this.Controls.AddRange(new System.Windows.Forms.Control[] {
                                                                                                              this.button1});
                  this.Name = "Form1";
                  this.Text = "Form1";
                  this.ResumeLayout(false);

            }
            #endregion

            /// <summary>
            /// The main entry point for the application.
            /// </summary>
            [STAThread]
            static void Main()
            {
                  Application.Run(new Form1());
            }

            private void button1_Click(object sender, System.EventArgs e)
            {
                  // You can use this but a popup window will appear
                  //Process.Start(@"cmd.exe",@"/c tracert.exe -d -h 2 experts-exchange.com > c:\ip.out");
               
                  // This runs the command in the background so no popup
                  ShellExecute(this.Handle.ToInt32(),"open","cmd.exe",@"/c tracert.exe -d -h 2 experts-exchange.com > c:\ip.out",@"C:\",0);

                  // You could also use spawn then you wouldn't have to use a timeout because you could wait for the cmd to finish
                  Thread.Sleep(5000);

                  if (!File.Exists(@"c:\ip.out"))
                  {
                        MessageBox.Show("Failed to find file!");
                        return;
                  }

                  // Open the file to read from.
                  string strIP = "";
                  using (StreamReader sr = File.OpenText(@"c:\ip.out"))
                  {
                        string s = "";
                        while ((s = sr.ReadLine()) != null)
                        {
                              strIP += s;
                        }
                  }

                  int a = strIP.LastIndexOf("ms");
                  strIP = strIP.Substring(a+2);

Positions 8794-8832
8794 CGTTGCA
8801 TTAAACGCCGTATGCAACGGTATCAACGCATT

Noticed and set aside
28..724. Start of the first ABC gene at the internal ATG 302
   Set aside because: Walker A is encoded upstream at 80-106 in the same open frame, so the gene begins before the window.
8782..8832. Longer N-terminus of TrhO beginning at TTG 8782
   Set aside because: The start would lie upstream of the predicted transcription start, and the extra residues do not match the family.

strIP = strIP.Trim();

                  int b = strIP.IndexOf(" ");
                  strIP = strIP.Substring(0,b);

                  MessageBox.Show(strIP);
            }
      }
}



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Expert Comment

by:viksi
ID: 12721140
The solution provided by AaronReams will do the job, although I would personally avoid it if the application were going to a customer. I say that because it depends on the operating system. One could end up with permission issues for one, and also, in theory, .NET is supposed to be platform independent (believe it or not, there is a Linux .NET movement).

The web-service version will work always as long as the web server is running.

As far as providing the ip address of the router, I was referring to the internal address, which is your PC's gateway.

Regardless, if you were just writing a utility, the code provided will be more than sufficient. Good job fellas :)

-Viksi
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LVL 5

Author Comment

by:Tom Knowlton
ID: 12721152
Thank you both.

viksi:  Good observations on permission issues, etc....I'll keep it in mind.

Tom
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Expert Comment

by:AaronReams
ID: 12721186
Hi there,

This should work most of the time. Some circumstances although unsual where it will not work are:

1) Your router doesn't support ICMP.  Unlikely.

2) You're more than one hop away from the router.

3) You're directly connected to the internet (no router)


Viksi is correct though.  This is definitely not the most elegant way to solve the problem.  You would really want to write some sort of discovery server that you could contact and it would send back your visible information.  

Of course, I don't know if you've considered firewalls for your project but that opens a whole other pandoras box of problems.  Although you can detect the IP it doesn't necessarily mean you can get to it.

Good luck Tom!  Thanks for the input also Viksi!

Cheers Mates!

Aaron